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John Keefer Mahony
File:VCJohnKeeferMahony.jpg
Born 30 June 1911
Died 15 December 1990 (aged 79)
Place of birth New Westminster, British Columbia
Place of death London, Ontario
Allegiance Canadian Red Ensign (1921–1957) Canada
Service/branch Flag of the Canadian Army.svg Canadian Army
Rank Lieutenant Colonel
Unit The Westminster Regiment
Battles/wars World War II
Awards Victoria Cross

John Keefer Mahony VC (30 June 1911 – 15 December 1990) was a Canadian recipient of the Victoria Cross, the highest and most prestigious award for gallantry in the face of the enemy that can be awarded to British and Commonwealth forces.

DetailsEdit

Mahony was born in New Westminster, British Columbia[1] and was 32 years old, and a Major in The Westminster Regiment, Canadian Army, (Canadian Infantry Corps) during the Second World War when the following deed took place for which he was awarded the VC.

On 24 May 1944 at the River Melfa, Italy, Major Mahony and his company were ordered to establish the initial bridgehead over the river. This was accomplished in conjunction with the tanks of Lord Strathcona's Horse (Royal Canadians) and for five hours the company maintained its position in the face of enemy fire and attack until the remaining companies and supporting weapons were able to reinforce them. Early in the action Major Mahony was wounded in the head and twice in the leg, but he refused medical aid and continued to direct the defence of the bridgehead. The enemy saw that this officer was the soul of the defence and consequently made him their particular target.[2]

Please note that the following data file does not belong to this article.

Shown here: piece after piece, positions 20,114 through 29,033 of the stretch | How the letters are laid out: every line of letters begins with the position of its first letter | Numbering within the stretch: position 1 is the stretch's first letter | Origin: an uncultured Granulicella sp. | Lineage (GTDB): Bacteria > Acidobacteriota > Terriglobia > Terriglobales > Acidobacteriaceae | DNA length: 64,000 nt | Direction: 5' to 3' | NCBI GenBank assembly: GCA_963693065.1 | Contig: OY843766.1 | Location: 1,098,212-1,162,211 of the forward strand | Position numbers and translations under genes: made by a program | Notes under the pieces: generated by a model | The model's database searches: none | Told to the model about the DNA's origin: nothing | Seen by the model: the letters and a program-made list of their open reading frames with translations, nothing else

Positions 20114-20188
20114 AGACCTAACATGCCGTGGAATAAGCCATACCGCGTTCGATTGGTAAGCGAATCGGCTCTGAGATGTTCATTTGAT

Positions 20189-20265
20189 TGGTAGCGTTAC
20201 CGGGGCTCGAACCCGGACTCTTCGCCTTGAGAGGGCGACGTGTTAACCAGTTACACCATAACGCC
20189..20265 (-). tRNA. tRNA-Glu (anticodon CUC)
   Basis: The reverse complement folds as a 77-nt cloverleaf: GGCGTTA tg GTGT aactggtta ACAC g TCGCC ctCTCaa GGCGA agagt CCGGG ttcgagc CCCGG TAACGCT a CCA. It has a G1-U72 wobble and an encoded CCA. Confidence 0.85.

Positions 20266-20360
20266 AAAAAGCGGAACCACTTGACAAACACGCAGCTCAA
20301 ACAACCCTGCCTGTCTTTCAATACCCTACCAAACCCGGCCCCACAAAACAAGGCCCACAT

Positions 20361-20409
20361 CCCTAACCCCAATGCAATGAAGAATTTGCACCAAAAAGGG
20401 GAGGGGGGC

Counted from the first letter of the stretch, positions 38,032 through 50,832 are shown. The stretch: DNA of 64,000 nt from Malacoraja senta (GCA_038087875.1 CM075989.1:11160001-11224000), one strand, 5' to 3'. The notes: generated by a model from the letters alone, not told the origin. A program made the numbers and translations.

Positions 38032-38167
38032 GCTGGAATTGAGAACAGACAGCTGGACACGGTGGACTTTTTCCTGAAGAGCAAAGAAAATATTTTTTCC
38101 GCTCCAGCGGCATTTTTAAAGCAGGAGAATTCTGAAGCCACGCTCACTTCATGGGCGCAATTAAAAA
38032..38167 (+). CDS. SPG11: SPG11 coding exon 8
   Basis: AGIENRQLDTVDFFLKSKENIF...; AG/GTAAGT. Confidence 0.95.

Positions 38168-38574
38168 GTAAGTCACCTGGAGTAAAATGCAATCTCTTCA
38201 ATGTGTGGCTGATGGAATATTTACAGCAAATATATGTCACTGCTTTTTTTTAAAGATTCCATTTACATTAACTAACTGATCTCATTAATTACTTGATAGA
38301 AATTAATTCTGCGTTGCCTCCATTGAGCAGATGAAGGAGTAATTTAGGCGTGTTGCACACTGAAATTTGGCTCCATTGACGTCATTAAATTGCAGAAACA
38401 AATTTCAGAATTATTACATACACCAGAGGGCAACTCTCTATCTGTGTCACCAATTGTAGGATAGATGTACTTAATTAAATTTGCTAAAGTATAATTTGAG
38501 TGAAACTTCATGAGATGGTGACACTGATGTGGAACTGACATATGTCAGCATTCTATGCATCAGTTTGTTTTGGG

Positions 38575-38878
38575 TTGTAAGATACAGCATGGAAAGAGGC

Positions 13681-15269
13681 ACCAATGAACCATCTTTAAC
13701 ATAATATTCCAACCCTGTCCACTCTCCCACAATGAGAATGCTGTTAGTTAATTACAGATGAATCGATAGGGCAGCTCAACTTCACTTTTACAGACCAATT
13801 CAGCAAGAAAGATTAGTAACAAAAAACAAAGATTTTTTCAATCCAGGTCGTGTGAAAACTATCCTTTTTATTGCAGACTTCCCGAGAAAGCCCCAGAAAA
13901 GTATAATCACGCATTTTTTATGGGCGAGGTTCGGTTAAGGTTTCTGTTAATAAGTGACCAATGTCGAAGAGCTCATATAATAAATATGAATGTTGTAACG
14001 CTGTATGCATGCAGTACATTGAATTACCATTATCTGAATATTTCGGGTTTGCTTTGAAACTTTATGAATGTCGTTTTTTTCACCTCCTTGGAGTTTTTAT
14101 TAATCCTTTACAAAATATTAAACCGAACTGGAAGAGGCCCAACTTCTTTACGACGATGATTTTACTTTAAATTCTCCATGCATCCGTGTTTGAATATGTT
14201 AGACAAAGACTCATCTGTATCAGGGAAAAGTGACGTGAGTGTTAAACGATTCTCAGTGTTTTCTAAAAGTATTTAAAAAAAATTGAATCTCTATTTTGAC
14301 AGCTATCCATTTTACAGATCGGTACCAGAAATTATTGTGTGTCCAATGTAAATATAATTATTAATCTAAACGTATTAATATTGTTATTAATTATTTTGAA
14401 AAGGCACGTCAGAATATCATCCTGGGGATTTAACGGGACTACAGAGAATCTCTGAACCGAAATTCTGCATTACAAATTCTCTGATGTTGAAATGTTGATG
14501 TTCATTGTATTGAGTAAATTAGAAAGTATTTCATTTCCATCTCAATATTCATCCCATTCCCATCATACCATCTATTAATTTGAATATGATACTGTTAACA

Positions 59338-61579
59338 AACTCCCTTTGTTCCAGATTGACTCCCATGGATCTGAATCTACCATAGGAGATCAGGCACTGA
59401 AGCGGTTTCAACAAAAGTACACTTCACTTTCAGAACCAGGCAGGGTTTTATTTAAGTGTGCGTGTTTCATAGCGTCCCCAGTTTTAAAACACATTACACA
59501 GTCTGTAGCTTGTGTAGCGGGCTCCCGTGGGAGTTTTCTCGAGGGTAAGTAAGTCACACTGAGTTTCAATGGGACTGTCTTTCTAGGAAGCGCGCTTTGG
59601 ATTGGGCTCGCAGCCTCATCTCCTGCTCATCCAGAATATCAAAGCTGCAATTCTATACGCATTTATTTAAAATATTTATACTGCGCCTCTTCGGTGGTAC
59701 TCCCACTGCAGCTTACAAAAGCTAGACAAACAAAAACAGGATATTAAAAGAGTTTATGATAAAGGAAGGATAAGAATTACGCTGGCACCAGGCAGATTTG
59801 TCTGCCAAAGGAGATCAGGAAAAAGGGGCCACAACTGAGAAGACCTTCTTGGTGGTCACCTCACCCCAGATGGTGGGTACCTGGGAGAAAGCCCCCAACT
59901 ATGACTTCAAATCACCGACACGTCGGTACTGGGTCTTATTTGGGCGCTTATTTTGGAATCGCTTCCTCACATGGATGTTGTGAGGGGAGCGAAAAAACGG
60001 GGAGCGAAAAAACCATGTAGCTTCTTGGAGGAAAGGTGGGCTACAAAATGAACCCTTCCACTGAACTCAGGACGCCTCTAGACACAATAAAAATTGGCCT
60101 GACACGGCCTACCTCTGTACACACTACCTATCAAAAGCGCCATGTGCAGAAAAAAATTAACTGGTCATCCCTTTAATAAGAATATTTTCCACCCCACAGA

Mahony was later promoted to Lieutenant Colonel, and retired from the Army in 1962.

The Westminster Regiment continues to serve in Canada's Army Reserves, and were honoured with the title "Royal" in 1969.

Mahony died on 15 December 1990 in London, Ontario

ReferencesEdit

  1. "DHH - Victoria Cross Bios - John Keefer Mahony". Cmp-cpm.forces.gc.ca. http://www.cmp-cpm.forces.gc.ca/dhh-dhp/gal/vcg-gcv/bio/mahony-jk-eng.asp. Retrieved 2012-12-06. 
  2. Oldfield, Major J.E.: The Westminster's War Diary, pages 74-107. Mitchel Press, 1964.

External linksEdit

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